Algeria’s authorities are escalating their crackdown on peaceful protesters, arresting 41 people in recent days for waving the flag of the Amazigh community at demonstrations across the country or simply for having it in their possession, Amnesty International said publishing details of the arrests ahead of fresh nationwide protests planned later today.
The organization is calling on the Algerian authorities to immediately and unconditionally release the 34 protesters who remain in detention and to respect and protect the rights to freedom of expression, association and peaceful assembly during today’s demonstrations. In particular they should refrain from harassing, intimidating, arresting or prosecuting anyone simply for carrying the Amazigh flag or having it in their possession.
“It is utterly absurd that Algeria’s authorities are rounding up peaceful protesters simply for carrying the Amazigh flag. In some cases, people were arrested just for having the flag in their possession. These arrests are a blatant attack on the rights to freedom of expression and peaceful assembly of the Amazigh community,” said Magdalena Mughrabi, Deputy Middle East and North Africa Director at Amnesty International.
“Instead of arbitrarily detaining and prosecuting dozens of people solely for exercising their human rights, Algeria’s authorities must immediately and unconditionally release all those detained simply for carrying the Amazigh flag and drop all the charges against them. They must also end arrests of peaceful demonstrators.”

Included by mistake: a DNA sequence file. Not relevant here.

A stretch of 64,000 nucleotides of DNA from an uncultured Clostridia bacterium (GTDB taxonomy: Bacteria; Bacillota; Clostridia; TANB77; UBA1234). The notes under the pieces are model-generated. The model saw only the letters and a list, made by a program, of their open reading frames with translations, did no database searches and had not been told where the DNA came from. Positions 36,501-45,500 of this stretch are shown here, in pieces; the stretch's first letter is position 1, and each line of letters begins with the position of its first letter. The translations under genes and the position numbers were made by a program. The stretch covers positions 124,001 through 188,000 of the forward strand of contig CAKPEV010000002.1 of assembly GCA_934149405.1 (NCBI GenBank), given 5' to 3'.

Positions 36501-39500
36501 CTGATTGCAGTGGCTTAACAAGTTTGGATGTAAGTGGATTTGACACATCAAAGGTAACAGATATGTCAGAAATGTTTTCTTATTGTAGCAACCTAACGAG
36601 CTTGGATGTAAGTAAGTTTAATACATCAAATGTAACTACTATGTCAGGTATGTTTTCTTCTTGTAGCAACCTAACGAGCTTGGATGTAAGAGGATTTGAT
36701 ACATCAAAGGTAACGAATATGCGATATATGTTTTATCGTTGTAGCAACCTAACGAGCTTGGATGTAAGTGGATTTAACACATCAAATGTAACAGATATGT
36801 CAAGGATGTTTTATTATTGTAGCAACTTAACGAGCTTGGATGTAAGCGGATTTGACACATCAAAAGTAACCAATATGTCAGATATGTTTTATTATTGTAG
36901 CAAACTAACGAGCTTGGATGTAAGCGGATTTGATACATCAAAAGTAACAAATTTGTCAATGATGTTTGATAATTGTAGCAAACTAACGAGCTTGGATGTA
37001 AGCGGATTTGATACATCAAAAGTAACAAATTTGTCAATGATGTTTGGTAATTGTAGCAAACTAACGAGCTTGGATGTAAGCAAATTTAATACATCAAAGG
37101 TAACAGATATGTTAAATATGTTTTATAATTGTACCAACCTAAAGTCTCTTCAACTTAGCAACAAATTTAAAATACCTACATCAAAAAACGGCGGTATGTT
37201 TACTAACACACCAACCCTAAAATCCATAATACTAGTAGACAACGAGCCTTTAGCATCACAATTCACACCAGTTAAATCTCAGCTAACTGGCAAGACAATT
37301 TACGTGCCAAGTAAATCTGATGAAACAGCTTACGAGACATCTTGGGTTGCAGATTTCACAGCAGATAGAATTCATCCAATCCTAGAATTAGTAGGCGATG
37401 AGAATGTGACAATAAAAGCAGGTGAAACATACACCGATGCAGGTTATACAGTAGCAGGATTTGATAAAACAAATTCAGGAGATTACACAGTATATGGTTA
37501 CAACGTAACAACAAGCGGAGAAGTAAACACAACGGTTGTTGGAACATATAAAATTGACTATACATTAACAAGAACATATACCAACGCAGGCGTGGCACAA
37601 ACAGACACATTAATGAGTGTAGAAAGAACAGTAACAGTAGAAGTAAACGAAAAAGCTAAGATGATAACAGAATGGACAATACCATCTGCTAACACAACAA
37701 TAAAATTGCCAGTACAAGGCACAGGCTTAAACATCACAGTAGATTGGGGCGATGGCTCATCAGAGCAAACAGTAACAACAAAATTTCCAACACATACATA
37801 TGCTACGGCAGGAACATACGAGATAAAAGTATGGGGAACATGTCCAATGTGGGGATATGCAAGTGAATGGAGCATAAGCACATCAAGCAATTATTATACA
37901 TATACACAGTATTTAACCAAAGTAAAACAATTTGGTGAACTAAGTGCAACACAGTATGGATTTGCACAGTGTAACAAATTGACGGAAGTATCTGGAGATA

It is utterly absurd that Algeria’s authorities are rounding up peaceful protesters simply for carrying the Amazigh flagMagdalena Mughrabi, Deputy Middle East and North Africa Director
All of those still in detention have been charged with “harming the integrity” of the country, and if convicted could face up to 10 years in prison and a fine of 3,000 to 70,000 Algerian dinars (around 25 to 600 USD).
“Tomorrow’s protests will be a litmus test of the authorities’ commitment to human rights following President Abdelaziz Bouteflika’s departure. If Algeria is to have any chance of achieving genuine human rights reform, the authorities must halt the latest crackdown on protesters calling for change,” said Magdalena Mughrabi.
Since 22 February, largely peaceful mass demonstrations led by lawyers, students, journalists and others have been taking place every Friday across Algeria calling for political reform.
The Algerian authorities have taken steps to recognize the cultural rights of the Amazigh people by establishing Tamazight as an official language in the Constitution in 2016 and designating “yannayer” (the first month of the Amazigh year) as a public holiday since 2018. The Algerian constitution also recognizes “Amazighness” as one of the fundamental components of Algeria’s identity.